Referring to FIG. 2, the operation of the picture printing head module 11a is illustrated. The picture master film 31 is fed over upper idler roller 72 and downwardly into liquid bath 74. The master 31 then passes between a pair of submerged, colinear, opposed wiper blades 76 positioned slightly below the surface of the bath 74. The raw stock 29 follows a generally parallel path over idler roller 73 and between an identical set of submerged, opposed, colinear wipers 78. The raw stock 29 and the master 31 are then forwarded over the picture head 12 in contact with one another with the raw stock atop the master. Continuous contact between the raw stock 29, the master 31, and the printing head 12 is achieved by means of a pair of input an output idler rollers 80 and 83. The rollers 80 and 83 are spaced from printing head 12 on each side and positioned with their lower edges below the upper surface of the printing head 12 to tension the raw stock 29 and master 31 downwardly against each other and the printing head 12. Thus the two film strips are directed downwardly from upper rolls 72, 73, redirected upwardly around the lower edges of rollers 80, tensioned over printing head 12 and then forwarded under rollers 83 and over rollers 98, 100. Just prior to passing over the printing head 12, the master 31 and raw stock 29 are pressed together between a pair of opposed wipers 84 which serve to place the master and raw stock in close contact and to remove any bubbles before passage over the printing head 12. The wipers 84 converge toward the two film strips, conveniently intersecting them at an angle of about 45.

After passage over the printing head and down around idler rollers 83, the master 31 and the exposed raw stock 29 move upward separately through four pairs of opposed wipers 85, 86, 87, and 88 each of which may be oriented at an angle of about 45 to the film. Since the first pair of master wipers 85 each extend convergently to a point of intersection above the liquid level from a point below the liquid level and the first raw stock wipers 87 positioned closest to the printing head 12 are arranged with their bases 89 just at the liquid level, the liquid removed from wipers 85 and 87 flows down the lower surface of the wipers and gently back into the liquid bath 74. A second pair of raw stock wipers 88 and a second pair of master wipers 86 are positioned directly above the respective first wipers 85 or 87. Excess liquid wiped by the second raw stock wipers 88 and second master wipers 86 flows down the moving film or drips onto the respective lower wipers 85 or 87 and flows over the wipers 85 or 87 gently back to the liquid bath. Each film 29 and 31 then passes between a pair of air strippers 94, 95 which direct a transverse high velocity blast of air at both sides of the film in order to remove any remaining liquid globules. The master 31 is then forwarded up over idler roller 100 and down into tunnel 96 while raw stock 29 passes up over idler rollers 98 and 99 and down into the same tunnel 96.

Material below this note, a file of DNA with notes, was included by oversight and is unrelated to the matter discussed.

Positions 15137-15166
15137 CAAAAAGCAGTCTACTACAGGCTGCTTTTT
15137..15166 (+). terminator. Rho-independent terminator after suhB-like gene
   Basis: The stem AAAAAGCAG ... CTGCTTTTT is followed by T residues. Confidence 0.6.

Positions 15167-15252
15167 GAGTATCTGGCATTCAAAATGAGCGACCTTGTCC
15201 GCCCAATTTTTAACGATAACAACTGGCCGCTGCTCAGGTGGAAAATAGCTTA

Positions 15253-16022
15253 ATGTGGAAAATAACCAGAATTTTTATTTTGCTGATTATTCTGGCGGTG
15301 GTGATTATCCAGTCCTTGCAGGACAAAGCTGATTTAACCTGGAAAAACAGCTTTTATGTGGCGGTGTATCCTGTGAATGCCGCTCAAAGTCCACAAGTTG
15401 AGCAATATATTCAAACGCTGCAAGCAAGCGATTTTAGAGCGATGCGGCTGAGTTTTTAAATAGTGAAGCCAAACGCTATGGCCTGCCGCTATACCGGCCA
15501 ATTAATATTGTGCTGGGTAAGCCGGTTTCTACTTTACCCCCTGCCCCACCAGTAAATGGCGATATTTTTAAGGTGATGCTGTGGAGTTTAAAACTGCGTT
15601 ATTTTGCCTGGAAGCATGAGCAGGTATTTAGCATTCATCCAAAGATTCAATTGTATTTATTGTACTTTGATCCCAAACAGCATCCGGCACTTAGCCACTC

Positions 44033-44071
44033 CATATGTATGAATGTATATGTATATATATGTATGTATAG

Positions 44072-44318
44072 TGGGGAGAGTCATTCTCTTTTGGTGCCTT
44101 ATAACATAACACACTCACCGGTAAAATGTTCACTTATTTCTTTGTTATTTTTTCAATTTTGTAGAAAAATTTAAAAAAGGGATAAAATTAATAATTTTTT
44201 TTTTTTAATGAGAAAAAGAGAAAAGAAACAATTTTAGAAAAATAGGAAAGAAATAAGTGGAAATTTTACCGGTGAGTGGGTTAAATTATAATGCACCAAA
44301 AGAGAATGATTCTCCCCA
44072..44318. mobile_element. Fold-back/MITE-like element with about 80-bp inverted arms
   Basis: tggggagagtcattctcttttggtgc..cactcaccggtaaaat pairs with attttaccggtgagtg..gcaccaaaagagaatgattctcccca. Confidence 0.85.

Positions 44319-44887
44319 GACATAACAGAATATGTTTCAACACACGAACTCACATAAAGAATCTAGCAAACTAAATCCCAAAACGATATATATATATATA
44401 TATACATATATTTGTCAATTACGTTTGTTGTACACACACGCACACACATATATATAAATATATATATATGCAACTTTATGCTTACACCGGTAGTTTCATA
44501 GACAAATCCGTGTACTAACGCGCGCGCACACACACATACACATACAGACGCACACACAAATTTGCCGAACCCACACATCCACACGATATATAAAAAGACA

The liquid bath 74 is contained within an open box 102 having a U-shaped, upwardly facing frame 101 mounted on module 11a and a hinged door 104 which rotates around hinge 106 into sealing engagement with U-shaped frame 101. The interior of box 102 may be blackened to avoid adverse light reflections. The open top of box 102 is closed by an enclosure 108 having a downwardly facing U-shaped frame 110 which connects to the tunnel 96 on one side and which stops short of the upper edge of U-shaped frame 101 on the other side thereby creating a film entrance 105. A transparent door 112 shown in FIG. 1 forms the outer side of the enclosure 108 overlapping the upper surface 107 of door 104. The door 112 is mounted on hinges 114 arranged across the upper edge of the large enclosure 108. Located within enclosure 108, air exhaust 106 maintains a constant negative pressure within the enclosure 108 and the upper portion of box 102 in order to withdraw any noxious fumes generated by evaporation of the immersion bath 74. Associated equipment (not shown) filters the noxious elements from the air which is subsequently returned to the atmosphere.